As I discussed in my previous post it is easy to come up with excuses for writing, easy to come up with these excuses but much harder to overcome them.
Over the last month I’ve had the opportunity to put these tactics into practice. And I’ve learned the hard way what works and what doesn’t work.
Too Busy to Write?
For the last month I’ve been busier than I have in a long time. I moved from a one-bedroom apartment to a single bedroom in shared housing. This meant going through all my worldly possessions and deciding what to keep, sell, and donate.
At the same time I was deep in my training for the Cascade Lakes Relay, a 216.6 mile relay race in central Oregon. After completing three 10K’s in a 24 hour period, it was the most physically and mentally challenging of any race I’ve finished.
In the first week of August I finalized my move and completed the relay race. The day after I turned in the keys to my old apartment, I left town for a week.
My days were completely consumed by working full time, packing up my apartment, and completing training runs. I had very little time for anything else, least of all writing.
What kept me going were morning pages, a habit which I persistently follow each day. Beyond that, I didn’t do too much writing, but it was better than nothing.
I wasn’t perfect. Most days I barely wrote one page, much less three. On other days I preferred to sleep in and missed them altogether.
But I held on to that intention. This perseverance served me well during the relay race. On the first day of the race while a teammate ran the first leg, I sat in our support van with pen and notebook and did my pages.
The setting was less than ideal. It was so cold at our campsite that my fingers were frigid to the bone. And there were a lot of distractions with people coming in and out of the van. But I got them done, and my day was better for it.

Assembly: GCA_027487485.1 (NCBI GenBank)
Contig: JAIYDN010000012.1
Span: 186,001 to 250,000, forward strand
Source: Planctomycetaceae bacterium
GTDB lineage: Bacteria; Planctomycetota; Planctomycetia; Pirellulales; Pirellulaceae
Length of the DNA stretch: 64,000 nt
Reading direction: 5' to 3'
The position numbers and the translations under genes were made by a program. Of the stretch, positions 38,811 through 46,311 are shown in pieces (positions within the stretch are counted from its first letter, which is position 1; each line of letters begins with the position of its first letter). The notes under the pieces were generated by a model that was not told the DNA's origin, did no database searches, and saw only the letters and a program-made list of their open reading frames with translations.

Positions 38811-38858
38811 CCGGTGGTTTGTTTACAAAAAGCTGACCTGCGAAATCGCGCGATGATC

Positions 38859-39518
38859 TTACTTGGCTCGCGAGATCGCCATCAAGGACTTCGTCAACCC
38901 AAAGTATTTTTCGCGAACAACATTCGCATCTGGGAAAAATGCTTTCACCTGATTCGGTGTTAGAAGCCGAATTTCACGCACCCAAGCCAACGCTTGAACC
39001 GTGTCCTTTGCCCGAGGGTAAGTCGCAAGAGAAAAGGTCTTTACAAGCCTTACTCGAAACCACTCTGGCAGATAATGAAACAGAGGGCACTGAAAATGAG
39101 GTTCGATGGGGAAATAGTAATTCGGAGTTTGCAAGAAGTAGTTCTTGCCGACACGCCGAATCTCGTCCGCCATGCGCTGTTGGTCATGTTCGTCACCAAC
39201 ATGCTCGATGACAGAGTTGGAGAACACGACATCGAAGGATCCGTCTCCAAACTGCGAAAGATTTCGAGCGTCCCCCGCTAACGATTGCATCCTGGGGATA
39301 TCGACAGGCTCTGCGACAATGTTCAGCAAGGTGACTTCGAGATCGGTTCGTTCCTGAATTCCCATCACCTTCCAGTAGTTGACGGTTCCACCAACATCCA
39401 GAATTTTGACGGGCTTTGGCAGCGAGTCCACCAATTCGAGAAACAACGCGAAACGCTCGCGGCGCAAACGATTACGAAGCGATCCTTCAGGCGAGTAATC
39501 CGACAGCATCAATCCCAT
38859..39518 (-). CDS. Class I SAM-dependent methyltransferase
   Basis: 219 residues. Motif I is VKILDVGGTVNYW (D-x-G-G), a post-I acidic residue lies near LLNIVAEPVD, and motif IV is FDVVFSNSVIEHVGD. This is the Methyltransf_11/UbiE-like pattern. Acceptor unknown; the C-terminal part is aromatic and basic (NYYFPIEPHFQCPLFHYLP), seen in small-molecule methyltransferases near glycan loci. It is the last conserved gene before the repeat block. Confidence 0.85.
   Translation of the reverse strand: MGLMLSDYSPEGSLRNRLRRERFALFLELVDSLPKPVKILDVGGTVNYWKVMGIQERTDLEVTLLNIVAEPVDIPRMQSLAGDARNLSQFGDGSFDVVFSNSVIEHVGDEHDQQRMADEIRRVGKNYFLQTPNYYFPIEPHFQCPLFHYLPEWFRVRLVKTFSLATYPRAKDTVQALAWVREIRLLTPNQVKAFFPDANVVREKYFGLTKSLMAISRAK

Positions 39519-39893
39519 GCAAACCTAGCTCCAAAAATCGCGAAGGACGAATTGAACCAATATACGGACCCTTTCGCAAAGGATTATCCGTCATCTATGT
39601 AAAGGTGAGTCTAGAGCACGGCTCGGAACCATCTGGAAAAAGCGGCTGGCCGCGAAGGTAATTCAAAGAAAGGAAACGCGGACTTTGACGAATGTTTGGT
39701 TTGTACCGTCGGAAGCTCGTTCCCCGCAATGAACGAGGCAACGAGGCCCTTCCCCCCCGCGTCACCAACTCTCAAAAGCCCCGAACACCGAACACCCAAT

So this was a great opportunity to reflect on successes and failures and what lessons can be learned from them.
4 Tips for Beating Excuses Not to Write
- Create a Daily Routine. Without morning pages, I would have been screwed. The only reason I wrote at all during this time was because I was committed to the daily practice of morning pages, a simple part of my daily routine. No matter what, I get up at 6 a.m. every morning, brew coffee, and write three pages before I start my day. Your daily routine might be writing 3 pages; write for 30 minutes; or write 500 words. They key is to make it simple and achievable.
- But don’t be a tyrant about it. My morning pages don’t always get done in the morning. The other day, I wrote pages at 4 p.m. at an airport during my layover. After getting up at the crack of dawn on four hours of sleep, it was damn near impossible to do them before leaving for the airport. But I found time later in the day to fulfill this daily habit. Having a daily routine is vital, but don’t be uptight about it. Which brings me to the next point.
- Adapt to Change. Be prepared to work outside your element. When I did morning pages in the van at the campsite, I didn’t want to be anywhere near other people. But I realized that this wouldn’t be the first and last time I would have to write in an uncomfortable environment. If I didn’t write around other people, then I wouldn’t write at all. Do the best with what you have.
- Give yourself a break. If your daily goal is to write for 30 minutes but you know you only have 20, write anyway. Something is way, way better than nothing. Don’t flog yourself, if you don’t meet your goals. Anything is better than nothing.
If you take only one lesson away from this post, it’s this: stick to one simple habit every day that will keep you writing. The more consistent you are with this habit, the more resilient the habit will be against destructive excuses.